Carter Page

Page worked for Merrill Lynch as an investment banker out of their Moscow office for three years before joining Trump's campaign as a foreign policy adviser. During his time with Merrill Lynch, Page advised transactions for two major Russian entities. Page has called Washington "hypocritical" for focusing on corruption and democratization in addressing U.S. relations with Russia. While Page is someone Trump camp has seemingly tried to distance itself from, Page recently said he has made frequent visits to Trump Tower.

J.D. Gordon

Before Gordon joined the Trump campaign as a national security adviser in March 2016, he served as a Pentagon spokesman from 2005 through 2009. Like others involved in Trump-Russia allegations, Gordon met with ambassador Kislyak in July at the Republican National Convention, but has since denied any wrongdoing in their conversation. He advocated for and worked to revise the RNC language on and position toward Ukraine relations, so it was more friendly toward Russia's dealings in the country.

Former Trump campaign aide Michael Caputo (L)

Caputo waves goodbye to reporters after he testified before the House Intelligence Committee during a closed-door session at the U.S. Capitol Visitors Center July 14, 2017 in Washington, DC. Caputo resigned from being a Trump campaign communications advisor after appearing to celebrate the firing of former campaign manager Corey Lewandowski. Denying any contact with Russian officials during the 2016 campaign, Caputo did live in Moscow during the 1990s, served as an adviser to former Russian President Boris Yeltsin and did pro-Putin public relations work for the Russian conglomerate Gazprom Media.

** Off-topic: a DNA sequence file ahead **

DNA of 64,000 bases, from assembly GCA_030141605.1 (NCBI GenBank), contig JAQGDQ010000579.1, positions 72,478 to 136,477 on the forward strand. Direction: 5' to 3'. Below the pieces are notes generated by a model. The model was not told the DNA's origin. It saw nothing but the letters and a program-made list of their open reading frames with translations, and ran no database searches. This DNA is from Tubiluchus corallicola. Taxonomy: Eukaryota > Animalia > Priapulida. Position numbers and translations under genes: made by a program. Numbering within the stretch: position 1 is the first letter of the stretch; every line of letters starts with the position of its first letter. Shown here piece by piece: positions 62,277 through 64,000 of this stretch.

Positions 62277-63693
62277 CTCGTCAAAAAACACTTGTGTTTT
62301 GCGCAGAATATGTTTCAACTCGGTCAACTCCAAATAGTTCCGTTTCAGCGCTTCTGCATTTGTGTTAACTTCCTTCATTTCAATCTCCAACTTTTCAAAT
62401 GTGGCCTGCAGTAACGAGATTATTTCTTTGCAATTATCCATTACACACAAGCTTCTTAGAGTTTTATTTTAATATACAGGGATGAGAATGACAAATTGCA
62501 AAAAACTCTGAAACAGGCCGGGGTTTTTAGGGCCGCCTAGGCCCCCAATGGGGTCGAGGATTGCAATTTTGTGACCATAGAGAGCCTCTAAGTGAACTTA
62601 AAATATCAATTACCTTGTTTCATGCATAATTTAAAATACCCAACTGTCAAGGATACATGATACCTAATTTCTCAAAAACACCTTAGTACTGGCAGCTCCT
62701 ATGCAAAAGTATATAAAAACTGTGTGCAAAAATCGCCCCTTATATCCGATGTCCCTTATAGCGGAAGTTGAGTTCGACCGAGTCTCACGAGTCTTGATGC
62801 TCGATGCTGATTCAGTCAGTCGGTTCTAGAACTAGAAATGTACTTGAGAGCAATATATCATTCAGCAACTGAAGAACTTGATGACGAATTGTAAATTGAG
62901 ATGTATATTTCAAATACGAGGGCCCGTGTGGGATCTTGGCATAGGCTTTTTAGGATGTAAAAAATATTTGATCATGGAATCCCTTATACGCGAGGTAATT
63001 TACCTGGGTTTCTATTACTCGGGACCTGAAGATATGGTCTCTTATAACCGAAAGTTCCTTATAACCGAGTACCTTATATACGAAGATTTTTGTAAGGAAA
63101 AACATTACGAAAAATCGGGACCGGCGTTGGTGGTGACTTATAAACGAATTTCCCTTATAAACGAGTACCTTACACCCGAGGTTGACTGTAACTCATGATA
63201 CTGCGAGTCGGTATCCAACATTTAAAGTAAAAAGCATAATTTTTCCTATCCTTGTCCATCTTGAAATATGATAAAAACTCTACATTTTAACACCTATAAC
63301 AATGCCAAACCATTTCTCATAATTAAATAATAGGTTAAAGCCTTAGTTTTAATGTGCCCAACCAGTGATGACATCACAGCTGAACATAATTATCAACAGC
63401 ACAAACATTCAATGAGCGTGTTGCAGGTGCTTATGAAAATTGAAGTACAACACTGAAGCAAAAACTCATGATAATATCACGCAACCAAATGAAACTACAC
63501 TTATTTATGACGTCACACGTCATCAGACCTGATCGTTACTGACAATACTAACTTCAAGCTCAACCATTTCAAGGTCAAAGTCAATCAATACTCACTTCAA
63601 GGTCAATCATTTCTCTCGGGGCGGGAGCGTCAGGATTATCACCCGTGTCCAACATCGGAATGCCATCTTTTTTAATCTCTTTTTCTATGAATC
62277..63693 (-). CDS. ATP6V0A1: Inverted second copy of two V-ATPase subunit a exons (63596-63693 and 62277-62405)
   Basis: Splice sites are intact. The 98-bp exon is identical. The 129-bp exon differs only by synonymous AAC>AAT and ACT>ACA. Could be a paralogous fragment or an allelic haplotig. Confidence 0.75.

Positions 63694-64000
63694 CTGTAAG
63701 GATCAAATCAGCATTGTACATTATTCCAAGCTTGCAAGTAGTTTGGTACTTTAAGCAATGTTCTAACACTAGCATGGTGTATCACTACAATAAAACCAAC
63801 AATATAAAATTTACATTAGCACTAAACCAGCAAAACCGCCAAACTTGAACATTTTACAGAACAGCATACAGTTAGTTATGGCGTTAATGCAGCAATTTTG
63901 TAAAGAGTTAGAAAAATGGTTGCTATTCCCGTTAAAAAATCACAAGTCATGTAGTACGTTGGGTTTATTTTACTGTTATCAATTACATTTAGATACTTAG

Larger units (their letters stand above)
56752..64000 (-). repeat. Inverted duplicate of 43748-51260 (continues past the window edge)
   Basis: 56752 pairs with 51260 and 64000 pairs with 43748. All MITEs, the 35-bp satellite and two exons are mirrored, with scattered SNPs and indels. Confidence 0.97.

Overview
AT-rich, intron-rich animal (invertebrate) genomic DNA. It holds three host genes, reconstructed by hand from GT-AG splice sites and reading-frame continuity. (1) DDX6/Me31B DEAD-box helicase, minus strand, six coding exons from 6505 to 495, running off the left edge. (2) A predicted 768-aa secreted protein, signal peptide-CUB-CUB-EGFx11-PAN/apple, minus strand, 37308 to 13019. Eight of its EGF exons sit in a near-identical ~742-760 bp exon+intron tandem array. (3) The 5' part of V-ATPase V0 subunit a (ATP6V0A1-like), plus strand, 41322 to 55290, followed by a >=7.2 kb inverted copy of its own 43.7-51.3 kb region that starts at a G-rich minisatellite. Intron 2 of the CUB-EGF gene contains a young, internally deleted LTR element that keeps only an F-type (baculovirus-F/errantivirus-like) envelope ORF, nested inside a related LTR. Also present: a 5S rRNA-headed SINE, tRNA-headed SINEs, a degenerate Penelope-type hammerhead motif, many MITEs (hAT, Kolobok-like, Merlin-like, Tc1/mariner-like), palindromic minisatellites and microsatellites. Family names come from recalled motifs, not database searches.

(Photo by Chip Somodevilla/Getty Images)

Stephen Miller, White House Senior Advisor for Policy

Jason Miller
Former White House Press Secretary Sean Spicer
Eric Trump
Donald Trump Jr.
Ivanka Trump
White House Senior adviser Jared Kushner
Executive assistant to Donald Trump Rhona Graff
White House Communications Director Hope Hicks
Former Trump campaign manager Corey Lewandowski
US Vice President Mike Pence
Katrina Pierson
K.T. McFarland
Former White House Communications Director Anthony Scaramucci